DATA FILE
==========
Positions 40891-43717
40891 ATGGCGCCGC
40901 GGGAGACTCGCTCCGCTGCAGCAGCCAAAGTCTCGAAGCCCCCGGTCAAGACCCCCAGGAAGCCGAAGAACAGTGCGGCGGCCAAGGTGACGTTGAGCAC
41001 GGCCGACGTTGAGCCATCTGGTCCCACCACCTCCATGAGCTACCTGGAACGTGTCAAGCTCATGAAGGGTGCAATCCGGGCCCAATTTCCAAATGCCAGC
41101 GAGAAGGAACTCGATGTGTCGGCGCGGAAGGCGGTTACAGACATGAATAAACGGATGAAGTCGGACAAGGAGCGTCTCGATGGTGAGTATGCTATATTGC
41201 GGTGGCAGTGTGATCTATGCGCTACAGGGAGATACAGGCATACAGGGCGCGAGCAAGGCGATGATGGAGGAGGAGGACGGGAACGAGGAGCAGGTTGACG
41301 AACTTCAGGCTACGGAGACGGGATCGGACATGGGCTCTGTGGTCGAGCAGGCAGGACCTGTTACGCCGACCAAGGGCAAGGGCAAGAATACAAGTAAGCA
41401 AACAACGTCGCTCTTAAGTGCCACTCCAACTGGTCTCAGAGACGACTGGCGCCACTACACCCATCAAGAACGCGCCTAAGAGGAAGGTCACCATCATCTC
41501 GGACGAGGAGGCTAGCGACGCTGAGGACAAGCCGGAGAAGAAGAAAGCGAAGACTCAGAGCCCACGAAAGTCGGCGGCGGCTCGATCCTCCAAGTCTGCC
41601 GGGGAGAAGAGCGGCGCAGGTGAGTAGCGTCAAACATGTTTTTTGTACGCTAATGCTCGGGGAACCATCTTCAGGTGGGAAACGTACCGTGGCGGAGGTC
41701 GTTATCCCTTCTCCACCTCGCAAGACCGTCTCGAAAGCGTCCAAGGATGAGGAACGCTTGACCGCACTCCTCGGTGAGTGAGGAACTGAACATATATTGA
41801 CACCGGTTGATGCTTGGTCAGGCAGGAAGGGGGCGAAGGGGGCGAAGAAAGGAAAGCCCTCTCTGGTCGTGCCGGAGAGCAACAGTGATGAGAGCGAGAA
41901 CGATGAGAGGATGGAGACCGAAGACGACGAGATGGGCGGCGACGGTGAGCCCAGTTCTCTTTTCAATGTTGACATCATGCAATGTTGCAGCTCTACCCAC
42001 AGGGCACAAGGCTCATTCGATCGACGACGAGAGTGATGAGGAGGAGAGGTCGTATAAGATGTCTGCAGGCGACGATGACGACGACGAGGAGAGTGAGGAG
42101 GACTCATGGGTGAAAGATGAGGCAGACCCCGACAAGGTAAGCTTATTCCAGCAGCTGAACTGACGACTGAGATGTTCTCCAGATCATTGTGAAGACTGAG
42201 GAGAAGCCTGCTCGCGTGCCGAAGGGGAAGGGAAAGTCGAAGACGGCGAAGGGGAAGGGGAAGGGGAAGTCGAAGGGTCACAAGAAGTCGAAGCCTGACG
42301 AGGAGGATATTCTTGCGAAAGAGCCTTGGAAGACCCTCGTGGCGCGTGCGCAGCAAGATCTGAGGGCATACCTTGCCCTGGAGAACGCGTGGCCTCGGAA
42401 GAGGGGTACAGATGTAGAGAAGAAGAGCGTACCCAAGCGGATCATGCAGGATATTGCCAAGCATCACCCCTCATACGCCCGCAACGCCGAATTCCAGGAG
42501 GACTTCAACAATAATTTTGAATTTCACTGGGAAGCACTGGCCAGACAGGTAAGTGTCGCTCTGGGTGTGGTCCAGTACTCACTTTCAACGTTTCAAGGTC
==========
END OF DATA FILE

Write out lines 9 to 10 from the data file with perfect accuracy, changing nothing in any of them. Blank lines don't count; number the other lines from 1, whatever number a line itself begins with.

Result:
41501 GGACGAGGAGGCTAGCGACGCTGAGGACAAGCCGGAGAAGAAGAAAGCGAAGACTCAGAGCCCACGAAAGTCGGCGGCGGCTCGATCCTCCAAGTCTGCC
41601 GGGGAGAAGAGCGGCGCAGGTGAGTAGCGTCAAACATGTTTTTTGTACGCTAATGCTCGGGGAACCATCTTCAGGTGGGAAACGTACCGTGGCGGAGGTC